Google investments in artificial intelligence (AI) risk creating “even worse of a nightmare” for competitors, Microsoft CEO Satya Nadella has warned while admitting he had offered Apple nearly $23 billion ($US15 billion) per year to make Bing its default search engine.
Arguing that Google’s dominance in search had created a situation where the Internet should really be called the “Google web”, Nadella said Microsoft had spent over $150 billion ($US100 billion) over 20 years to improve its Bing search engine – but had failed to boost the number-two search platform’s market share into double digits due to Google’s domination of the search and advertising ecosystem.
Testifying during a US government hearing – in which that country’s Department of Justice is arguing that Google “illegally” pays billions to keep its search engine as the default on devices from Apple and other brands – Nadella argued that “defaults are the only thing that matter” because few users switch to alternatives.
Replacing Google as the default web search engine would be a “game-changer” for Bing, he said.
Yet Google has even secured a strong position on Windows desktops, supplanting the default Bing due to what Nadella called the openness of the Windows platform – the outcome, ironically, of the US Government successfully wrestling Microsoft to the mat in the 2001 antitrust lawsuit over its attempts to use its web browser and market dominance to monopolise the evolving Web.
Whether earned or purchased, Google’s market dominance has left rivals struggling to dent the company’s search market share, which has helped it define the Internet advertising market to the point where many advertisers were designing advertising content specifically to Google’s proprietary standards.
This had made it difficult for Microsoft to offer advertisers a platform that lets them use the same ads on Google Search and Bing – but when Microsoft tried to engage with Google to improve ad portability, Nadella said, the company had told it “to go pound sand”.
That lack of portability had left advertisers, conscious of the cost of redeveloping campaigns for Bing, favouring dominant Google and feeding what Nadella called a “vicious cycle” that is only getting more problematic over time.
Taking search engine dominance into AI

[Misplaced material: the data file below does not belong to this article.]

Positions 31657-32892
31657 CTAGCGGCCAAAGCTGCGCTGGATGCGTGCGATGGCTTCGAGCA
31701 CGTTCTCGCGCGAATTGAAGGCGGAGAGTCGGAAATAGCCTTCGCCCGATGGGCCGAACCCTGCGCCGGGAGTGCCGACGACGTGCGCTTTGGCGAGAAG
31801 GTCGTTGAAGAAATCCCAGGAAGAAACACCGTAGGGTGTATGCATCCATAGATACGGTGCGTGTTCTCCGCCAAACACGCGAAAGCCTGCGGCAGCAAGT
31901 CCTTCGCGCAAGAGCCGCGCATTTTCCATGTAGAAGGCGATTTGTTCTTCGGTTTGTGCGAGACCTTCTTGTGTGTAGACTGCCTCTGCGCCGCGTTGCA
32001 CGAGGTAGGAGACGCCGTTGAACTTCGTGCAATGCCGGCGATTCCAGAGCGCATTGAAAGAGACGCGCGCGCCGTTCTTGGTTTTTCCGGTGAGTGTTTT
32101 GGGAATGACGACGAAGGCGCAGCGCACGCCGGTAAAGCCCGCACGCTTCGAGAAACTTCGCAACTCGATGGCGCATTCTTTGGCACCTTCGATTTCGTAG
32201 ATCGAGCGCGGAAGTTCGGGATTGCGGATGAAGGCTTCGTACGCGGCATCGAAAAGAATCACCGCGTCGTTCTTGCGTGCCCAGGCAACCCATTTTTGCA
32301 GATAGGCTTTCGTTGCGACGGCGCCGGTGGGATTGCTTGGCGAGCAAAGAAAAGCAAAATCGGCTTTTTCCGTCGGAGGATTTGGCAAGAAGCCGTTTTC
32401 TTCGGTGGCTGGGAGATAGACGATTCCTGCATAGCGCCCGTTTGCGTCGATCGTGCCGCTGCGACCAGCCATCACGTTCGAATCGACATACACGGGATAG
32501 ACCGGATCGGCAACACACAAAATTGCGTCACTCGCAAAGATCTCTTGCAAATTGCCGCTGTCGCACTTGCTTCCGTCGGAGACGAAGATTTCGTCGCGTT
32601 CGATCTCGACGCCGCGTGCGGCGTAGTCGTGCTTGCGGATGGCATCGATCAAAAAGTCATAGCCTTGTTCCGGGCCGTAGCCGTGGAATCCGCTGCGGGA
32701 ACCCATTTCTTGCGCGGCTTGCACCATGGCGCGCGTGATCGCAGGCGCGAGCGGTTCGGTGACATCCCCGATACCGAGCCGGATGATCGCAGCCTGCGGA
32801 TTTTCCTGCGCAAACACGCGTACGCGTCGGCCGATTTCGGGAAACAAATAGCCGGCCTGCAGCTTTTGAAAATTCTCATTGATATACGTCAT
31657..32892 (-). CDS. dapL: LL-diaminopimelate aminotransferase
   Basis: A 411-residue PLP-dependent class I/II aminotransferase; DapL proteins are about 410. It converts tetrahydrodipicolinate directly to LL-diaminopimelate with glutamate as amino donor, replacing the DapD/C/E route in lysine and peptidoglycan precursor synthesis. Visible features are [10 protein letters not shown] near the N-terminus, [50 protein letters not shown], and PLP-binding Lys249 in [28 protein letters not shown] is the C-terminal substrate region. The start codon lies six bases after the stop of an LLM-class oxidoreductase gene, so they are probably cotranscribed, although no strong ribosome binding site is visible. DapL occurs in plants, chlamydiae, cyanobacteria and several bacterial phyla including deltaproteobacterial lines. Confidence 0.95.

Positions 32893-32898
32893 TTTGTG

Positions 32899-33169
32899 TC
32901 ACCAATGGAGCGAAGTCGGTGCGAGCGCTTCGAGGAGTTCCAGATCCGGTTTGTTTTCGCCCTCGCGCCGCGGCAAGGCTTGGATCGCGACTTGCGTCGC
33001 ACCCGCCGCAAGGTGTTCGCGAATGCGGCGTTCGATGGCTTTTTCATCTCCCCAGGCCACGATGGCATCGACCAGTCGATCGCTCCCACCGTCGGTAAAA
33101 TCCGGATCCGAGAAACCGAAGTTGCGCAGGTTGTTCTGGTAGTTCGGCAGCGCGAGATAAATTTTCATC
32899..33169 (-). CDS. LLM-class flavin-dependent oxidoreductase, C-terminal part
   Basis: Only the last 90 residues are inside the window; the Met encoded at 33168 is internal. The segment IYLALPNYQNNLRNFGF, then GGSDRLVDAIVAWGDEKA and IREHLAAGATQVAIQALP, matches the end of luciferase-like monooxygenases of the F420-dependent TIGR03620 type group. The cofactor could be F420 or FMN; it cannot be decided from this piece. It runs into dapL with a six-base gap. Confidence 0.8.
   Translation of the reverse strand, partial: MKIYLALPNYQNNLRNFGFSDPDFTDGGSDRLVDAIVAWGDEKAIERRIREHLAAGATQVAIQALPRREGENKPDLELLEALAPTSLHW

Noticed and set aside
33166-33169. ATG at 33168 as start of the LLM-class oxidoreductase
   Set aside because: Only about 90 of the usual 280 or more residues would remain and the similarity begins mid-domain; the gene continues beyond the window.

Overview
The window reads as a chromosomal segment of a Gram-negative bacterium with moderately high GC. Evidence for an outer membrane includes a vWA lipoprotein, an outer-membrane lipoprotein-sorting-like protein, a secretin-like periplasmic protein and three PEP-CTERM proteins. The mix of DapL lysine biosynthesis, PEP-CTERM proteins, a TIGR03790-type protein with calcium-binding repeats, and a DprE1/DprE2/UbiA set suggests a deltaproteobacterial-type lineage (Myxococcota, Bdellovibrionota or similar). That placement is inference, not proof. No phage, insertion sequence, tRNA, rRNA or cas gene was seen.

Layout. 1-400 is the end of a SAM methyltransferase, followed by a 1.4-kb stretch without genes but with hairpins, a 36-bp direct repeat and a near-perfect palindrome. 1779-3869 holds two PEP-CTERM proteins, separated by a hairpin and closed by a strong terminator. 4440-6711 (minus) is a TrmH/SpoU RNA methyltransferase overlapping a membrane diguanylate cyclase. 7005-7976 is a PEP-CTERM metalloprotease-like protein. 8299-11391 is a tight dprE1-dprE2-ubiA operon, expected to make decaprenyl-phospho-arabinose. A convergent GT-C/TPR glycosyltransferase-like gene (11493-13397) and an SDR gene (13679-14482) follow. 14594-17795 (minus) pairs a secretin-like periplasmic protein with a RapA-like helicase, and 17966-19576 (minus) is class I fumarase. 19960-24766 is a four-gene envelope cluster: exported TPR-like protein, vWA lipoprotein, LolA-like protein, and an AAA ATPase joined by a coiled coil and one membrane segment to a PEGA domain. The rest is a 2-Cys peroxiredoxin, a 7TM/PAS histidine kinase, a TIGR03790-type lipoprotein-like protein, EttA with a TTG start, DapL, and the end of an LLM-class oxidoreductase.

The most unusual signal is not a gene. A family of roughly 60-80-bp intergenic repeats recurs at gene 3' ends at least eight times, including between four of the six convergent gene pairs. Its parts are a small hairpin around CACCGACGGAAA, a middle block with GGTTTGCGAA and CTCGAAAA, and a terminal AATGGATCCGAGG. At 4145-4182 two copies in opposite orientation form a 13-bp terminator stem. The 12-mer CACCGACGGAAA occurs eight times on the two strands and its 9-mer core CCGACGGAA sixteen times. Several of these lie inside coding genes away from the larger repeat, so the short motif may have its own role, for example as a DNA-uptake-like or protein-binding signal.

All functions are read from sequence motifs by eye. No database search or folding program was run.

The risks of allowing Google to continue dominating the search market extend far beyond advertising revenues, however: with the rise of generative AI services rapidly positioning AI at the core of a range of business and consumer services, Nadella warned that Google was in a unique position to capitalise upon its search engine data to dominate the AI space as well.
“Despite my enthusiasm that there is a new angle with AI, I worry a lot that this vicious cycle that I’m trapped in could get even more vicious,” Nadella testified.
Microsoft has doubled down on AI this year, investing $15 billion ($US10 billion) in ChatGPT maker OpenAI and recently joining forces with Meta as it fights to seize the early mover advantage by building generative AI capabilities into Bing.
Google has been on the back foot, doubling down on development of its Bard alternative AI as part of a broader industry vision of having AI everywhere – but Nadella worries that Google’s privileged access to the world’s search data, YouTube videos, and other masses of content will provide it with an unprecedented data set on which the AI large language models (LLMs) of tomorrow will be built and trained.
Just as the billions paid by Google to Apple had heavily distorted the evolution of the search market, Nadella said, the critical importance of data to AI was likely set to drive similar deals in which Google would content owners for exclusive access to content it could use to train its AI.
Google has already been negotiating with content publishers for such access, Nadella said, alleging that many such publishers are asking Microsoft to beat Google’s offers during negotiations.
“It reminds me of what happened with distribution deals” in search, Nadella said, who referred to his desire to run Bing as a “public utility” available to all and contrasted it with Google’s buy-the-market, bully-boy tactics.
“What is publicly available today,” he said, “[may not be] publicly available tomorrow.”
Even OpenAI CEO Sam Altman has expressed reservations about the growth of AI, pushing for a licensing scheme amidst concerns that the technology can be used to influence people through targeted one-on-one “interactive disinformation”.
The Google trial is being watched closely by governments around the world – including in Australia, where the ongoing Digital Platform Services Inquiry is evaluating the market dynamics and competition impact of Google’s search dominance and similar unchecked growth by other digital giants.